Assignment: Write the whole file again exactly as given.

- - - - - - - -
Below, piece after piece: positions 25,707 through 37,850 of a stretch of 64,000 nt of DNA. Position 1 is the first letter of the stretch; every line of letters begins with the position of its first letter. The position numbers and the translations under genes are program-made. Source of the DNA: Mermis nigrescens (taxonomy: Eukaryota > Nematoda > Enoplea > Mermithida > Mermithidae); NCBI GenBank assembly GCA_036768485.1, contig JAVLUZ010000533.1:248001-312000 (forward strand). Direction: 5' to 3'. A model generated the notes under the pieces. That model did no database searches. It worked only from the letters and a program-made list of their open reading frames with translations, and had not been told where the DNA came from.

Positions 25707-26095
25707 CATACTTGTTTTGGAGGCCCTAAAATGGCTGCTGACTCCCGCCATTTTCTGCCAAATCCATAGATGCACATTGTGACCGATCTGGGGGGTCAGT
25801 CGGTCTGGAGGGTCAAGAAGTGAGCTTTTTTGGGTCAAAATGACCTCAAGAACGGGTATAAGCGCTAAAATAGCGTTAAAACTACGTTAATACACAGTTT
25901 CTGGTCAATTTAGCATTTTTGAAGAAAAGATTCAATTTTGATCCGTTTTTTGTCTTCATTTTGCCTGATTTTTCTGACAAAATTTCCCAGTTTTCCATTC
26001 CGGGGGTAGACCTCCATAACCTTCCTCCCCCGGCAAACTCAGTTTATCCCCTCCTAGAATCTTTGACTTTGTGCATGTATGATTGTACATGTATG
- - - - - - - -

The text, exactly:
Below, piece after piece: positions 25,707 through 37,850 of a stretch of 64,000 nt of DNA. Position 1 is the first letter of the stretch; every line of letters begins with the position of its first letter. The position numbers and the translations under genes are program-made. Source of the DNA: Mermis nigrescens (taxonomy: Eukaryota > Nematoda > Enoplea > Mermithida > Mermithidae); NCBI GenBank assembly GCA_036768485.1, contig JAVLUZ010000533.1:248001-312000 (forward strand). Direction: 5' to 3'. A model generated the notes under the pieces. That model did no database searches. It worked only from the letters and a program-made list of their open reading frames with translations, and had not been told where the DNA came from.

Positions 25707-26095
25707 CATACTTGTTTTGGAGGCCCTAAAATGGCTGCTGACTCCCGCCATTTTCTGCCAAATCCATAGATGCACATTGTGACCGATCTGGGGGGTCAGT
25801 CGGTCTGGAGGGTCAAGAAGTGAGCTTTTTTGGGTCAAAATGACCTCAAGAACGGGTATAAGCGCTAAAATAGCGTTAAAACTACGTTAATACACAGTTT
25901 CTGGTCAATTTAGCATTTTTGAAGAAAAGATTCAATTTTGATCCGTTTTTTGTCTTCATTTTGCCTGATTTTTCTGACAAAATTTCCCAGTTTTCCATTC
26001 CGGGGGTAGACCTCCATAACCTTCCTCCCCCGGCAAACTCAGTTTATCCCCTCCTAGAATCTTTGACTTTGTGCATGTATGATTGTACATGTATG